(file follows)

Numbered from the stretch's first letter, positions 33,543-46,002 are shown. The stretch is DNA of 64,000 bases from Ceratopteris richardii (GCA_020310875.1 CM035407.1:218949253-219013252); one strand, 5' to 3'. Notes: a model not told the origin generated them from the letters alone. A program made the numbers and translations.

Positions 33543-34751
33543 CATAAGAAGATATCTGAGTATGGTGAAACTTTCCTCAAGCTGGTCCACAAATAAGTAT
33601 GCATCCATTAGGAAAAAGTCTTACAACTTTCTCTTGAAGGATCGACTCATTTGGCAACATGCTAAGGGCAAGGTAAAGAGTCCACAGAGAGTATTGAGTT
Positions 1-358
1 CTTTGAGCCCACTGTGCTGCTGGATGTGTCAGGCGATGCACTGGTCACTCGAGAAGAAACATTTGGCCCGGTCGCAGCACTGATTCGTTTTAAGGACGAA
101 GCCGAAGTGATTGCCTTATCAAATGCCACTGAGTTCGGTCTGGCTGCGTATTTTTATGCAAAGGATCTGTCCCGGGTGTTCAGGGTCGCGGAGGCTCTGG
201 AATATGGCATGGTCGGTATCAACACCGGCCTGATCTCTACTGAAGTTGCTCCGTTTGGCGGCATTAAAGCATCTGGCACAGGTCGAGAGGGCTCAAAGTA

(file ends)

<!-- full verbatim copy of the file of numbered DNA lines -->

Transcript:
Numbered from the stretch's first letter, positions 33,543-46,002 are shown. The stretch is DNA of 64,000 bases from Ceratopteris richardii (GCA_020310875.1 CM035407.1:218949253-219013252); one strand, 5' to 3'. Notes: a model not told the origin generated them from the letters alone. A program made the numbers and translations.

Positions 33543-34751
33543 CATAAGAAGATATCTGAGTATGGTGAAACTTTCCTCAAGCTGGTCCACAAATAAGTAT
33601 GCATCCATTAGGAAAAAGTCTTACAACTTTCTCTTGAAGGATCGACTCATTTGGCAACATGCTAAGGGCAAGGTAAAGAGTCCACAGAGAGTATTGAGTT
Positions 1-358
1 CTTTGAGCCCACTGTGCTGCTGGATGTGTCAGGCGATGCACTGGTCACTCGAGAAGAAACATTTGGCCCGGTCGCAGCACTGATTCGTTTTAAGGACGAA
101 GCCGAAGTGATTGCCTTATCAAATGCCACTGAGTTCGGTCTGGCTGCGTATTTTTATGCAAAGGATCTGTCCCGGGTGTTCAGGGTCGCGGAGGCTCTGG
201 AATATGGCATGGTCGGTATCAACACCGGCCTGATCTCTACTGAAGTTGCTCCGTTTGGCGGCATTAAAGCATCTGGCACAGGTCGAGAGGGCTCAAAGTA